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Long-Term Outcome of Sacrococcygeal Teratoma : A Controlled Cohort Study of Urinary Tract and Bowel Dysfunction and Predictors of Poor Outcome

Hambraeus, Mette LU ; Hagander, Lars LU ; Stenström, Pernilla LU ; Arnbjörnsson, Einar LU and Börjesson, Anna LU (2018) In Journal of Pediatrics 198. p.2-136
Abstract

Objective: To evaluate urinary tract and bowel function in children with sacrococcygeal teratoma, compare the findings with healthy children, and assess predictors of poor outcome. Study design: This was a controlled cohort study of all patients operated for sacrococcygeal teratoma at a tertiary pediatric surgery center, 2000-2013. Urinary and bowel function were compared with healthy control patients matched for age and sex. Perioperative and histopathologic risk factors were analyzed. Results: In total, 17 patients with sacrococcygeal teratoma and 85 healthy control patients were included in the study. Patients with sacrococcygeal teratoma more often were reported to have uncontrolled voiding (12% vs 0%, P <.01), difficulty in... (More)

Objective: To evaluate urinary tract and bowel function in children with sacrococcygeal teratoma, compare the findings with healthy children, and assess predictors of poor outcome. Study design: This was a controlled cohort study of all patients operated for sacrococcygeal teratoma at a tertiary pediatric surgery center, 2000-2013. Urinary and bowel function were compared with healthy control patients matched for age and sex. Perioperative and histopathologic risk factors were analyzed. Results: In total, 17 patients with sacrococcygeal teratoma and 85 healthy control patients were included in the study. Patients with sacrococcygeal teratoma more often were reported to have uncontrolled voiding (12% vs 0%, P <.01), difficulty in bladder emptying (24% vs 0%, P <.001), and pyelonephritis (18% vs 1%, P <.05). Constipation was more common in patients with sacrococcygeal teratoma (47 % vs 14%, P <.05), but the overall bowel function score was equal in the 2 groups. Children with large tumors and immature histology were more likely to have a dysfunctional outcome (P <.05). Conclusions: Uncontrolled voiding, difficulty in bladder emptying, pyelonephritis, and constipation were more common in patients with sacrococcygeal teratoma than in healthy children. Dysfunctional outcome was more prevalent in children with large and immature teratomas.

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author
organization
publishing date
type
Contribution to journal
publication status
published
subject
keywords
bowel dysfunction, complications, follow-up, healthy controls, risk factors, sacrococcygeal teratomas, urinary tract dysfunction
in
Journal of Pediatrics
volume
198
pages
2 - 136
publisher
Academic Press
external identifiers
  • scopus:85045218215
ISSN
0022-3476
DOI
10.1016/j.jpeds.2018.02.031
language
English
LU publication?
yes
id
8dc387c4-9886-47b8-89ef-e78ddcfc4446
date added to LUP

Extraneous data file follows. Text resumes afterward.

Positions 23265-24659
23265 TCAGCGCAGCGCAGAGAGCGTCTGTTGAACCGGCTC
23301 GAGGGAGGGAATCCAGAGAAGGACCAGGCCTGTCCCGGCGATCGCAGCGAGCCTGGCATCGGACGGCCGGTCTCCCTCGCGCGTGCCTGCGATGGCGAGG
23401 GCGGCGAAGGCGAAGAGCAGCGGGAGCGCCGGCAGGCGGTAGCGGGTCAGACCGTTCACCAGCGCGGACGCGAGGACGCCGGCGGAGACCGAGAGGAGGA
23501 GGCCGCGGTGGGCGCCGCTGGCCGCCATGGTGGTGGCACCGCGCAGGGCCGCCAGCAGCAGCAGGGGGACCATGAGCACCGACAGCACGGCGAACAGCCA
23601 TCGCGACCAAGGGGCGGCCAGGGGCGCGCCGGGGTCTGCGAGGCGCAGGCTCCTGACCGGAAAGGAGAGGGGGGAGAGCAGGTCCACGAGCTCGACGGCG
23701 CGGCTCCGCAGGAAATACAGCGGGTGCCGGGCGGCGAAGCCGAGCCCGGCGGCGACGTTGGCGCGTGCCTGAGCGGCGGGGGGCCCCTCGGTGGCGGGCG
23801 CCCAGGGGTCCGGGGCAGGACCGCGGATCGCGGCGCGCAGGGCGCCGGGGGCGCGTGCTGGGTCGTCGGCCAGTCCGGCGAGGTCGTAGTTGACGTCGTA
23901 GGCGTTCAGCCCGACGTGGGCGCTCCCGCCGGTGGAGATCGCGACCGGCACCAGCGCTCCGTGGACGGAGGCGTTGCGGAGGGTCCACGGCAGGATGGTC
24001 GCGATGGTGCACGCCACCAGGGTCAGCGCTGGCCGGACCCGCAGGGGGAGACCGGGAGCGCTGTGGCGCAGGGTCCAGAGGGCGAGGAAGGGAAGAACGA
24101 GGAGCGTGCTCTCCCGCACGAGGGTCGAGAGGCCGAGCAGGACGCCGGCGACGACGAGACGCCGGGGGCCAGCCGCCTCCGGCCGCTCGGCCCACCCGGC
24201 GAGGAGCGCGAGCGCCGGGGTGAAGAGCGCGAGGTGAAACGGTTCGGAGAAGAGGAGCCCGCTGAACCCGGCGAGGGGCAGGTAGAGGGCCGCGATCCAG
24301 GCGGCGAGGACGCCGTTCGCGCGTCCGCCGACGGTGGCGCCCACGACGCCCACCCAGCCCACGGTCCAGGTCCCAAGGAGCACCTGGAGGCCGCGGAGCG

2018-04-23 10:12:29
date last changed
2019-03-19 03:53:27
@article{8dc387c4-9886-47b8-89ef-e78ddcfc4446,
  abstract     = {<p>Objective: To evaluate urinary tract and bowel function in children with sacrococcygeal teratoma, compare the findings with healthy children, and assess predictors of poor outcome. Study design: This was a controlled cohort study of all patients operated for sacrococcygeal teratoma at a tertiary pediatric surgery center, 2000-2013. Urinary and bowel function were compared with healthy control patients matched for age and sex. Perioperative and histopathologic risk factors were analyzed. Results: In total, 17 patients with sacrococcygeal teratoma and 85 healthy control patients were included in the study. Patients with sacrococcygeal teratoma more often were reported to have uncontrolled voiding (12% vs 0%, P &lt;.01), difficulty in bladder emptying (24% vs 0%, P &lt;.001), and pyelonephritis (18% vs 1%, P &lt;.05). Constipation was more common in patients with sacrococcygeal teratoma (47 % vs 14%, P &lt;.05), but the overall bowel function score was equal in the 2 groups. Children with large tumors and immature histology were more likely to have a dysfunctional outcome (P &lt;.05). Conclusions: Uncontrolled voiding, difficulty in bladder emptying, pyelonephritis, and constipation were more common in patients with sacrococcygeal teratoma than in healthy children. Dysfunctional outcome was more prevalent in children with large and immature teratomas.</p>},
  author       = {Hambraeus, Mette and Hagander, Lars and Stenström, Pernilla and Arnbjörnsson, Einar and Börjesson, Anna},
  issn         = {0022-3476},
  keyword      = {bowel dysfunction,complications,follow-up,healthy controls,risk factors,sacrococcygeal teratomas,urinary tract dysfunction},
  language     = {eng},
  month        = {04},
  pages        = {2--136},
  publisher    = {Academic Press},
  series       = {Journal of Pediatrics},
  title        = {Long-Term Outcome of Sacrococcygeal Teratoma : A Controlled Cohort Study of Urinary Tract and Bowel Dysfunction and Predictors of Poor Outcome},
  url          = {http://dx.doi.org/10.1016/j.jpeds.2018.02.031},
  volume       = {198},
  year         = {2018},
}